Internet search engine operator Google Inc. released images on Dec. 13 that give detailed views of landscapes in areas hard hit by the Great East Japan Earthquake.
The images were filmed using Google Street View technology to capture 360-degree panoramic views.
Google spent six months covering 82 municipalities in six prefectures, ranging as far north as Aomori and south to Ibaraki.
The images, which can be compared against pre-disaster views, are a valuable record of the damage from the March 11 tsunami captured over broad areas.
Google Street View images are filmed using specially adapted cars that have 360-degree panoramic cameras mounted on their rooftops. The filming began in July in the disaster-affected areas, mostly in coastal regions devastated by the tsunami.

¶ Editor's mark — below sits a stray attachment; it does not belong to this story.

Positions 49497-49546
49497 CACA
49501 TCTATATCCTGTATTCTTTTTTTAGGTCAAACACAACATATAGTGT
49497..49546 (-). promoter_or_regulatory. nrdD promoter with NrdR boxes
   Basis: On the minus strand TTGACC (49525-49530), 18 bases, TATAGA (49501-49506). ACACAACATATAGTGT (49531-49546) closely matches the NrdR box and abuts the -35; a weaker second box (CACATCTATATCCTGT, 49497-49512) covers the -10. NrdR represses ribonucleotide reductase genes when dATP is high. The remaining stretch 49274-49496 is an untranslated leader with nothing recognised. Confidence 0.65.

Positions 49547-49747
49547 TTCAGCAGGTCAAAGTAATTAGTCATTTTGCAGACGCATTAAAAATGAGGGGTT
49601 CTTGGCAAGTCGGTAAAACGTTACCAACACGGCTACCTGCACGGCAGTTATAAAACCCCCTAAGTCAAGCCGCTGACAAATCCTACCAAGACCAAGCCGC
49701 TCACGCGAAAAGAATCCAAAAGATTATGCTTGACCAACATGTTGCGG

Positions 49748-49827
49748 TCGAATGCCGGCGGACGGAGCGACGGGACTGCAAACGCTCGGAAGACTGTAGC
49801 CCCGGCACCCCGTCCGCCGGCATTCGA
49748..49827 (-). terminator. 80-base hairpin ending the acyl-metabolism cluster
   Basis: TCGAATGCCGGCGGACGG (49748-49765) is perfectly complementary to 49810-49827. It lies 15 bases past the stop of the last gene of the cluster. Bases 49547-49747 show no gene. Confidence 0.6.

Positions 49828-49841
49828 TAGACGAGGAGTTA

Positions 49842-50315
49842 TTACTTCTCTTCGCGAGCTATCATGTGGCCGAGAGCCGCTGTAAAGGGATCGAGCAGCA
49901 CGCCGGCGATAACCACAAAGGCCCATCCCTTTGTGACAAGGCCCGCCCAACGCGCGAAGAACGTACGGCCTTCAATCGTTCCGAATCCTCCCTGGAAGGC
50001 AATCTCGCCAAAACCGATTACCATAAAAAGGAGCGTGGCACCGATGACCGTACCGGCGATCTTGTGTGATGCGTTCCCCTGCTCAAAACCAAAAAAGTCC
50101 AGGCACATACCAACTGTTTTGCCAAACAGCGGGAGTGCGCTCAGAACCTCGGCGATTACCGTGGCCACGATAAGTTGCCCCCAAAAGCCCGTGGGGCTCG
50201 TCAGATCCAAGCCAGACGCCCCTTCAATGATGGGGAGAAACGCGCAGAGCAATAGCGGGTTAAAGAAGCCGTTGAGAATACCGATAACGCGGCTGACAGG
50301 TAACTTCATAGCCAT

In Fukushima Prefecture, the filming crew ventured as close as 20 kilometers to the crippled Fukushima No. 1 nuclear power plant.
The images can be seen for free on the Google Maps website. Viewers can designate any location on the map to get a 360-degree panoramic view of that location.
By viewing the landscapes while proceeding along roads in disaster-hit areas, viewers can learn about the magnitude of the tsunami and how far inland the tsunami traveled.
Comparison with pre-disaster imagery is available on "Memories for the Future," a separate image-sharing website that accepts postings of pre-quake photos and videos by general users.
Google began the project after requests from disaster-hit communities that wanted the scars of the March 11 quake and tsunami to be recorded for posterity.
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